Charlotte is an off-dry, Germanic style wine from our 'estate' grown LaCrescent grapes. La Crescent, a Minnesota, cold-climate variety, combines St. Pepin and an Elmer Swenson (famous Minnesota grape hybridizer) selection from V. riparia x Muscat Hamburg. With this hardy heritage, trunks have survived a frigid -34°F when well cared for in good vineyard sites. It's moderately disease resistant and it can be very productive at harvest. LaCrescent is making more and more inroads in wine everyday.
Victory View Charlotte 2012 has a big frontal attack of pink grapefruit, melon, and hints of dried apricot. Those flavors come across on the palate as well as a few other tropical fruits. Off-dry, with a nice bit of bouncy acidity makes this a bright, refreshing, mouthwatering white. A lovely wine!!! And easy favorite!
Maréchal Foch was named after the French marshal Ferdinand Foch (1851-1929), who played an important role in the negotiation of the armistice terms during the closing of the First World War. It was developed in Alsace, France by grape hybridizer Eugene Kuhlmann. Some believe it to be a cross of Goldriesling (itself an intra-specific cross of Riesling and Courtiller Musqué) with a Vitis riparia - Vitis rupestris cross. Others contend that its pedigree is uncertain and may contain the grape variety Oberlin 595. It ripens early, is cold-hardy, is resistant to fungal diseases, and can produce a flavorful wine
Like many French-American hybrids, Marechal Foch has a bad rap. Mishandled for years by beginning eastern wineries, there were a great many that made awful, foxy varietals that scared away several generations of American wine consumers. But now, with the immense amount of knowledge out there, about vineyard practices, winemaking, and cellaring techniques, French-American hybrids, in the hands of a growing few, have made a real strong case for reconsideration. A real hint I that the wine was developed in Alsace the home of light bodied reds. Instead of trying to make inky wines with these grapes, I've always thought it better to make a lighter style wine that would carry all the fruit and by only limited wine/skin interaction carry fewer of the negative flavor profiles sometimes developed through extended fermentations.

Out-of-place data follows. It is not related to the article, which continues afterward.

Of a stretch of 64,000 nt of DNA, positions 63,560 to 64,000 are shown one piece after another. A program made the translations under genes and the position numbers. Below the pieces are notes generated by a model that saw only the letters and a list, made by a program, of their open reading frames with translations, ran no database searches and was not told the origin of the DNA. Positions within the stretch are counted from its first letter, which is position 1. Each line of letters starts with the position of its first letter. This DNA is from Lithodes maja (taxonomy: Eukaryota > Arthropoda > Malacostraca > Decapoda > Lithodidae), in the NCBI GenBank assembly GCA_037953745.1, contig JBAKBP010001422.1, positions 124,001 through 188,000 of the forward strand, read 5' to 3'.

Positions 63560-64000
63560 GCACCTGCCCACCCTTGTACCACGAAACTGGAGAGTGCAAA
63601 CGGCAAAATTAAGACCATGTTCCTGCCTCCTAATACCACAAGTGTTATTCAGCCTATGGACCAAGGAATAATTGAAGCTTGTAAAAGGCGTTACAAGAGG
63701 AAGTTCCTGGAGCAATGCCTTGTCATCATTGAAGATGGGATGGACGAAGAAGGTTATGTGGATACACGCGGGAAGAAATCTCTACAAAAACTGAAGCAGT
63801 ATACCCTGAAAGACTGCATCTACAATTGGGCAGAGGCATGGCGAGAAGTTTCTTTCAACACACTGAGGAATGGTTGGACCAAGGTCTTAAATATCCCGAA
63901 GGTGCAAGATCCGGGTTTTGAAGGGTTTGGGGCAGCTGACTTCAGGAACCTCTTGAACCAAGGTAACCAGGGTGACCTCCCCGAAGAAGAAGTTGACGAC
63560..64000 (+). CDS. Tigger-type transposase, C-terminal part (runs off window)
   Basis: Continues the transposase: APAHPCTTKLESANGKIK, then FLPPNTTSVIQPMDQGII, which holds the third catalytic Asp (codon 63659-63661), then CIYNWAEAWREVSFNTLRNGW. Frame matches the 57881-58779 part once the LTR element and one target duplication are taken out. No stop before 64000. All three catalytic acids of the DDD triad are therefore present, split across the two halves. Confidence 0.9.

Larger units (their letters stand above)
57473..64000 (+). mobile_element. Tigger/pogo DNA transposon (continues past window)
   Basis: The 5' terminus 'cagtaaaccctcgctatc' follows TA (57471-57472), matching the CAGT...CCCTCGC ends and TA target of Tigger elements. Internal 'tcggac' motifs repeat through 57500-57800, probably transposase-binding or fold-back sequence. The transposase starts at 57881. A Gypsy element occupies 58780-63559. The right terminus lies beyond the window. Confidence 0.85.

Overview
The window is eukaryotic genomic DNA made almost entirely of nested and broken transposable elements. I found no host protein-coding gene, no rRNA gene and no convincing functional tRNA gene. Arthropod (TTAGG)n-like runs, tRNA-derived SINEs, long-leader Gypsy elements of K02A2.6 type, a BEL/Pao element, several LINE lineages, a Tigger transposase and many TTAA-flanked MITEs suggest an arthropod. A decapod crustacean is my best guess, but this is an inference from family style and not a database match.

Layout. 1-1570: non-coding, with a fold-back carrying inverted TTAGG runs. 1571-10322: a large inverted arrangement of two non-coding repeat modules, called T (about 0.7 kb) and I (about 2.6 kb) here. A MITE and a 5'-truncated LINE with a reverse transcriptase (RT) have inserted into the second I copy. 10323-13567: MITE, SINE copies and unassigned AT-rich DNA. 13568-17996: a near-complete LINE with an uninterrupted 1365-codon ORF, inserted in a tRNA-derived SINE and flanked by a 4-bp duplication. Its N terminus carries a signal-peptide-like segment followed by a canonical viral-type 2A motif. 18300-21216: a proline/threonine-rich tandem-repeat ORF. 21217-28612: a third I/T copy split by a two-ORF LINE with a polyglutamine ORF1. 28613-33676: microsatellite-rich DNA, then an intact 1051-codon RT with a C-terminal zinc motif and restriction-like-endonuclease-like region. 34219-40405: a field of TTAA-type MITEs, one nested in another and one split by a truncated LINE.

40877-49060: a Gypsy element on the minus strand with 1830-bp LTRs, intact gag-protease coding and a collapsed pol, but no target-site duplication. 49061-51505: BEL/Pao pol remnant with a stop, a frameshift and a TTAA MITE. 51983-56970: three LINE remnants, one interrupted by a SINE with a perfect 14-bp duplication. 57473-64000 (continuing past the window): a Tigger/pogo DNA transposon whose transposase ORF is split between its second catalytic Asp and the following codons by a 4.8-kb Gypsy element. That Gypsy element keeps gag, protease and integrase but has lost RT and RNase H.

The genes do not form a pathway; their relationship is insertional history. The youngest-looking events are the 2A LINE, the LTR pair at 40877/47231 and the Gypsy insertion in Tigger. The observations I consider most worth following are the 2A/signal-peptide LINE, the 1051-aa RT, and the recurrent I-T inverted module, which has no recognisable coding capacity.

Thrown into this conversation my be Victory View Layfayette 2012. A stew of strawberries, cherries, and plums comes across the nose with hint of vanilla and spice. And as promised, their were light hints of leather and tobacco. Nice acidity kept the fruit vibrant in the mouth, and the medium tannins kept this medium-bodied dry red in balance. A lovely, drinkable red, made for the dinning room table. A lovely wine. Very impressive. Brought home several bottles of this!
Again Gerry and Mary invoke a little history lesson here, writing, "Our Lafayette is named to pay respect to Gilbert du Motier, Marquis de Lafayette, the French general who became one of George Washington’s most trusted lieutenants and a hero of the American Revolution. While Lafayette was not present for the 1777 Battles of Saratoga, his efforts along with the Colonial Army’s success at Saratoga were pivotal in bringing France into the Revolution as allies of the fledgling United States."
How can you not like these people?!!!
I love their passion for history, their passion for estate fruit, and their passion for making quality wines. Victory View Vineyard is on of the shining stars of the Northern Hudson Valley and a credit to the Hudson Valley as a whole.